Reminders of heritage linger for Cats

Dave Weatherwax/The Herald
Ryan Betz, right, and the rest of Jasper’s defense will be charged with the task of leashing Evansville Reitz’s vibrant offense in Friday’s Class 4A sectional championship. The Panthers have posted 40 or more points six times during their seven-game win streak. Kickoff is set for 8 p.m. at Jerry Brewer Alumni Stadium as the Wildcats will pursue their first sectional title since 2008.

Herald Sports Writer

It doesn’t take sifting through old record books covered in cobwebs to unveil the history and tradition of Jasper football.

In fact, reminders of the program’s grandeur are exhibited in spaces players frequent daily.

Just inside the entrance of the Wildcats’ locker room adjacent to Jerry Brewer Alumni Stadium, 56 photos, hung symmetrically on the wall, remind each player of something: You are far from the first to don the jersey and have success, to boot.

Jasper team photos, dating to 1953, plaster the wall just outside the trainer’s room and coaches’ offices. There’s a uniformity to the collection. It suggests consistency — though no team photo after 2008 has been framed — a standardized way of doing things. And doing them right.

The tradition is impossible to ignore. Not just with the photos, but who’s in some of them. Wildcat defensive coordinator Nick Eckert browsed the photos before practice Tuesday.

“Let’s see, here I am,” said Eckert, looking at his senior year team photo from 1983. “And Maucker’s down here somewhere.”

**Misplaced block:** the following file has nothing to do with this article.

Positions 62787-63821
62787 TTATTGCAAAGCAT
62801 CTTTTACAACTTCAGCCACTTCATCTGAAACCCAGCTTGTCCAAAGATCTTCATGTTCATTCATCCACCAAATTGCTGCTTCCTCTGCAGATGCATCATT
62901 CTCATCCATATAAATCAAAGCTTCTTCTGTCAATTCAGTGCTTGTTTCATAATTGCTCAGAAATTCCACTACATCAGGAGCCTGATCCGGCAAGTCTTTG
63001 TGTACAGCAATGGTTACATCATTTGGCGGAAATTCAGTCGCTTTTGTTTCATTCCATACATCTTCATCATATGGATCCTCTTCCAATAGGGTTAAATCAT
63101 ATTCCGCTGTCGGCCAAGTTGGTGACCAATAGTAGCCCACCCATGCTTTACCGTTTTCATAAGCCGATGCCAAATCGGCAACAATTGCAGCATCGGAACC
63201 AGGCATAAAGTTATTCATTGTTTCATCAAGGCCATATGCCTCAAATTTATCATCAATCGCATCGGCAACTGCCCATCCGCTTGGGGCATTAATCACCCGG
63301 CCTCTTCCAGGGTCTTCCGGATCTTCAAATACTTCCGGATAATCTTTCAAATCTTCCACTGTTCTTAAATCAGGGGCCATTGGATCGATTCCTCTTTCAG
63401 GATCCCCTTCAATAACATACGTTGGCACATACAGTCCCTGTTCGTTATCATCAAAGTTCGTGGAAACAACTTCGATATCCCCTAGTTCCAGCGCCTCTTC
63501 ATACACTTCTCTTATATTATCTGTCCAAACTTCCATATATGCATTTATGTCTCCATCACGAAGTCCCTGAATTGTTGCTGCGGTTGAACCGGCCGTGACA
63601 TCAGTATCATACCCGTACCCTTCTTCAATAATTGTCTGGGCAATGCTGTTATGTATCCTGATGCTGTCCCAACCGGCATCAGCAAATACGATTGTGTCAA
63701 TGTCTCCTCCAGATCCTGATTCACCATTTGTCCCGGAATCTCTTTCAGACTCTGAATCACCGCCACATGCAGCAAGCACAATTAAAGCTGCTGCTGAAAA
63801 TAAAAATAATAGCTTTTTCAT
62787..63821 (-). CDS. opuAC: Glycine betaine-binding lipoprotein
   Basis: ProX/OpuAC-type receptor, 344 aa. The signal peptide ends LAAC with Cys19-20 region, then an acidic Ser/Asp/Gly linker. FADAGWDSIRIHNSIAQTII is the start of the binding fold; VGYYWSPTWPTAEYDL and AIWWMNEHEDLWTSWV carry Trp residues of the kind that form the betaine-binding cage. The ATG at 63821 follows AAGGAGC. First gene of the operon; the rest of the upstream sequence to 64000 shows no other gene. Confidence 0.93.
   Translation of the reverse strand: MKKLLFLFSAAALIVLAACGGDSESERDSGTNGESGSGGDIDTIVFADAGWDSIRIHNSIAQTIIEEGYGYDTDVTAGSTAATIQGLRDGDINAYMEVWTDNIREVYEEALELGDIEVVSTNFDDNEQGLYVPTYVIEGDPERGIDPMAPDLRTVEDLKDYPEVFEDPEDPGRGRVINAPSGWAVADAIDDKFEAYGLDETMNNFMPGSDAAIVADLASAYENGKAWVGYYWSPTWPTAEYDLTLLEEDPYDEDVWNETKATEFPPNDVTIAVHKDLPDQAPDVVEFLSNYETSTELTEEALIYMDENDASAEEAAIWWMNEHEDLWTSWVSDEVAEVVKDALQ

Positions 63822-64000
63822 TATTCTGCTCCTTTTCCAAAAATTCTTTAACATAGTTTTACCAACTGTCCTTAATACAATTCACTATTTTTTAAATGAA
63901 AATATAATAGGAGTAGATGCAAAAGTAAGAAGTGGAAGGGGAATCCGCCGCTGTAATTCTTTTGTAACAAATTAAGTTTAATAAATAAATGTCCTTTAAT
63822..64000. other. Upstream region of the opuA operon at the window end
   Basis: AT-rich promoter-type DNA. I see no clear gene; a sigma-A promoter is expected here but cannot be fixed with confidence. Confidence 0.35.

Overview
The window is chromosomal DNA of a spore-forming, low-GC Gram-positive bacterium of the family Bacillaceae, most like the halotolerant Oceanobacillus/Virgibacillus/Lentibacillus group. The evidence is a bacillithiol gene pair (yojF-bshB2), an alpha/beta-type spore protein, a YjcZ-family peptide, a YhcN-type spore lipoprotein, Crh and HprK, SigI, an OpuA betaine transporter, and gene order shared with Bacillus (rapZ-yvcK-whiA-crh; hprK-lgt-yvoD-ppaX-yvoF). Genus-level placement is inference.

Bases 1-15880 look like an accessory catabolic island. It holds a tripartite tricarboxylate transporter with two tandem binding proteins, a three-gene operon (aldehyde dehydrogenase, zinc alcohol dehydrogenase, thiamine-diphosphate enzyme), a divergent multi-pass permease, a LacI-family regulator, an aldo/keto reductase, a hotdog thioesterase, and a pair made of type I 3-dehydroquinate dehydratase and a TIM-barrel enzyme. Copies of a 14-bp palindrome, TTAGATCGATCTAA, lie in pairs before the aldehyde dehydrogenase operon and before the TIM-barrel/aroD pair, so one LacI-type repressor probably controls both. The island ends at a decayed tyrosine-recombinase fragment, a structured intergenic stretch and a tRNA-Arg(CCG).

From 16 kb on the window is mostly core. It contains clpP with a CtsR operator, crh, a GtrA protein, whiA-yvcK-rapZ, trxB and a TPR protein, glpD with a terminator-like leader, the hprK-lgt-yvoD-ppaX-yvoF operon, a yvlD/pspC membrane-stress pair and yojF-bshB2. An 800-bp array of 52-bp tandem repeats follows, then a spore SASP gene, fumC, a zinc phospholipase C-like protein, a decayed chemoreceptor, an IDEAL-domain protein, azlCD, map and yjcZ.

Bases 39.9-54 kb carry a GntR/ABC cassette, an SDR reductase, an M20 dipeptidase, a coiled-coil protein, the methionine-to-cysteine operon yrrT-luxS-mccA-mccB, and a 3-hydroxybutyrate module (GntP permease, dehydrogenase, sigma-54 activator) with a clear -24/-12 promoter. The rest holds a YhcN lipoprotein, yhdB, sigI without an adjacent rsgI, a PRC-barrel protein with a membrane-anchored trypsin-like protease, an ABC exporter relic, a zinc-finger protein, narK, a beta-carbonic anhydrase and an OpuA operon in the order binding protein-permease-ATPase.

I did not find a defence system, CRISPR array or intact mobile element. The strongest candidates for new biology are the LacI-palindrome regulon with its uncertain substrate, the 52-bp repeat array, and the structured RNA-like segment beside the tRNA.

He was referring to Geoff Mauck, the team’s offensive coordinator. Truth is, nearly the entire coaching staff — nine of the 12 coaches, including the two Jasper middle school coaches — sported the black and gold in high school. Acknowledging years past is inescapable for players, which is a good thing, said Wildcat coach Tony Ahrens, a 1978 graduate.

“I think the tradition thing like that is just something everybody knows is there. You try to rely on it a little bit. I think there’s a certain kind of unknown pressure from all the other guys that have ever played. These guys want to be able to say that they were a good team, if not a great team, in the line of all of them,” Ahrens said.

“And that’s kind of what tradition really is. Somewhere it starts, and that program builds, and then all the guys that have played in the past are sort of like, ‘Hmmm, let’s see what you guys can do. Can you match?’ It’s one of those trickle-down effects, you might say. You’re not going to let (past players) down. It’s just there. And you don’t want to let the pride of the program down.”

Needless to say, Jasper’s opponent in Friday’s Class 4A sectional championship, slated for 8 p.m. at Jerry Brewer Alumni Stadium, understands Ahrens’ notion as well.

Together, second-ranked Jasper (11-0) and Evansville Reitz (8-3) have combined for 1,137 wins in the programs’ histories, with the Panthers accounting for 651.

Confronting a program of equivalent stature furthers a team’s drive, Wildcat captain Nathan Leibering said.

“It kind of motivates us more just because we know we’re going to be playing someone who’s got a storied tradition. And here at Jasper, we’ve got a storied tradition,” he said. “We know that they’re always going to be good, every year. And that just motivates us more.”